Seven Types of Food that Can Reduce Rosacea
To improve rosacea, it's important to know which foods are triggers and then eliminate them from your diet.
You don’t have to resort to makeup in order to reduce the appearance of rosacea. In addition, you can also treat it by improving your diet. Today we’ll explain which foods you should incorporate into your diet to do so.
Rosacea is a disease that affects your skin, especially your face. Rosacea causes inflammation in the blood vessels under your skin. This condition causes swelling, redness, and skin lesions similar to those produced by acne.
Doctors still don’t know what causes it. However, there are certain things that increase your chances of suffering from it. For example, having light skin, eyes, and hair, and being a woman over 30 years old are all risk factors. At least according to a study.
Rosacea causes inflammation of the blood vessels under the skin and certain cases might be due to eye disorders. This is because many people have eye symptoms such as dryness, redness, and itching.
There’s no cure for rosacea but you can reduce it
There’s still no cure for rosacea so treatment focuses on its symptoms. Doctors prescribe medications in some cases although others require surgery.
In fact, Dr. Jonette E. Keri explains, “initial treatment of rosacea involves avoiding triggers (including the use of sunscreen). Antibiotics or azelaic acid may be used for inflammatory disease. The goal of treatment is to control the symptoms, not cure of the disease.”
Rosacea appears in spurts that are usually triggered by elements like food. In fact, certain products have the ability to worsen these symptoms.
In this respect, it’s important to know which foods are worse for your skin.
The best diet to improve rosacea
Various experts say that the nutritional component of different foods can cause outbreaks. Therefore, we recommend that you figure out which foods help improve rosacea and which make it worse.
In this article, we’ll show you some foods to add to your diet that can help improve and control rosacea. If they aren’t already in your diet, we recommend that you add them.
Foods that can reduce rosacea
Health authorities believe that proper nutrition can provide multiple benefits to the body. Thus, a balanced diet can apparently help maintain a good quality of life and control certain symptoms of rosacea.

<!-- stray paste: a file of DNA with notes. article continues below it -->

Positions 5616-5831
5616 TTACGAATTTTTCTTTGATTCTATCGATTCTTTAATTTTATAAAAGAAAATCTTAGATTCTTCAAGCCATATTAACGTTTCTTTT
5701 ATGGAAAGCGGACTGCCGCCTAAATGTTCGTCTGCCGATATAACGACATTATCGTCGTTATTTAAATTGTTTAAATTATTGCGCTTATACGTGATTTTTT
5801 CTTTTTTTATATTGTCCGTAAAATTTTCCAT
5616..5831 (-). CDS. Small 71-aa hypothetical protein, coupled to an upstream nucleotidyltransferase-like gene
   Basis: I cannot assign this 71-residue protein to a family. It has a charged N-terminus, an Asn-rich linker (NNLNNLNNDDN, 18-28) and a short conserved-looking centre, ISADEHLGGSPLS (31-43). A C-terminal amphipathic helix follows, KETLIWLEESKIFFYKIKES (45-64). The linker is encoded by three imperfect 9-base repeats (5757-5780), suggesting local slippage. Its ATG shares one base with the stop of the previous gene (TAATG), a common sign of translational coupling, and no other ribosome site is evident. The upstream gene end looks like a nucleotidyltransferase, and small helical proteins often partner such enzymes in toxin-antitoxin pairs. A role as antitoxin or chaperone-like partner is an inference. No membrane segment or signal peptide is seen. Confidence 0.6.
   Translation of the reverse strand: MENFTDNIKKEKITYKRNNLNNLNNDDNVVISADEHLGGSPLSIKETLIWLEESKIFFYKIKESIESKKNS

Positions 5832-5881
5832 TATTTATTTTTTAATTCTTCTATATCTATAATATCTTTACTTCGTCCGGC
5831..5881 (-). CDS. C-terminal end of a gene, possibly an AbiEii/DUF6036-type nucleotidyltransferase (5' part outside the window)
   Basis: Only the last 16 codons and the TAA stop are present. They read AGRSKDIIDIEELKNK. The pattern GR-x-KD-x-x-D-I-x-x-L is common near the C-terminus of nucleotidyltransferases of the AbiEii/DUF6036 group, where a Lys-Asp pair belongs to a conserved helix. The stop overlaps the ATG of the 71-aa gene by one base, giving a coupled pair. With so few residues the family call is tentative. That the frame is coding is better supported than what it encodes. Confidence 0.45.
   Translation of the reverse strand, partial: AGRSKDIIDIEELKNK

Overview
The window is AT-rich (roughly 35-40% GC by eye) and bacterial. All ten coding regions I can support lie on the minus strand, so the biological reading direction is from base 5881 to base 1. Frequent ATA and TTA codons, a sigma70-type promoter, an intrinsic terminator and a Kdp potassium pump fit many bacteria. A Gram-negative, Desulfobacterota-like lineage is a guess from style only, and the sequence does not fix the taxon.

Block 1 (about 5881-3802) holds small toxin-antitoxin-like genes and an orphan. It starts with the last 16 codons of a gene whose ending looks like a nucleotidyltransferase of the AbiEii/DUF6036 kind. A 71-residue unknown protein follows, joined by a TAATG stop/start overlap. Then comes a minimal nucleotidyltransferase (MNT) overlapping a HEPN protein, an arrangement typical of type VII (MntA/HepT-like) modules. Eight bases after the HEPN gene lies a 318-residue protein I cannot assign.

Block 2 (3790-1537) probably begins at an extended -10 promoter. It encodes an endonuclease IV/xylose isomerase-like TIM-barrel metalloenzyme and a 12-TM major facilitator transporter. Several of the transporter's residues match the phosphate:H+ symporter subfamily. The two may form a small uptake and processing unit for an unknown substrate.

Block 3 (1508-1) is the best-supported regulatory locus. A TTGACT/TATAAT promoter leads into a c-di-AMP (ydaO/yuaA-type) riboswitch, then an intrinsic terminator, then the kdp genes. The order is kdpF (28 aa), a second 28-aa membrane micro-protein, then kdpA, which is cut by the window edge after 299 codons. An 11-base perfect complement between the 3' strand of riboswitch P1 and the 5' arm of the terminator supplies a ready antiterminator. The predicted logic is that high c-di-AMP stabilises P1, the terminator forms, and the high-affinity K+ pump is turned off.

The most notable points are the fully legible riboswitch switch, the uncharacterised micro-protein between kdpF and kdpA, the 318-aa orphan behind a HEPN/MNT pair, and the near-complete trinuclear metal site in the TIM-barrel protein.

There’s no specific dietary pattern for rosacea; however, there are recommended eating plans, such as the Mediterranean diet and the Harvard plate and you can use them as a guide.
Foods to include in your diet
- Vegetables. Just like in any diet, you should always have vegetables. These give your body multiple vitamins and nutrients. Of course, you should avoid spinach, tomatoes, and avocados.
- Lean meats. Chicken and fish are very good for rosacea because they’re healthier and have a lower amount of fat. Therefore, they help you maintain low body heat. Heat is one of the triggers of rosacea.
- Omega 3. Foods rich in omega 3, such as fish, have an anti-inflammatory function that helps decrease swelling. You can eat nuts, salmon, mackerel, and wheat germ.
- Berries. Blueberries, cherries, and blackberries exert a vasoconstrictive action in the body. This helps bring down inflammation in blood vessels under your skin. Therefore, they reduce redness.
- Onions and garlic. Seasoning your meals with onion and garlic, as well as adding them to your meals, will help keep your intestines and bloodstream free of toxins.
- Sources of vitamin A. This vitamin is essential to keep your skin healthy. Red peppers, carrots, papayas, and melons have lots of vitamin A.
Foods that trigger rosacea
Now that you know what foods can help reduce rosacea, you must also know how to avoid those that worsen it.
- Alcoholic beverages
- Tomato and orange juice
- Sweetened industrial drinks
- Red meats that contain trans fat, like beef
- Very spicy foods like pepper, chili, certain marinades, ginger, soy, mustard, as well as other spices or sauces
- Overly processed industrial food such as cookies, cakes, pastries, sweets, chips, etc
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Consult your doctor when in doubt and keep in mind that not all organisms are the same and that what may be good for one person may be bad for others.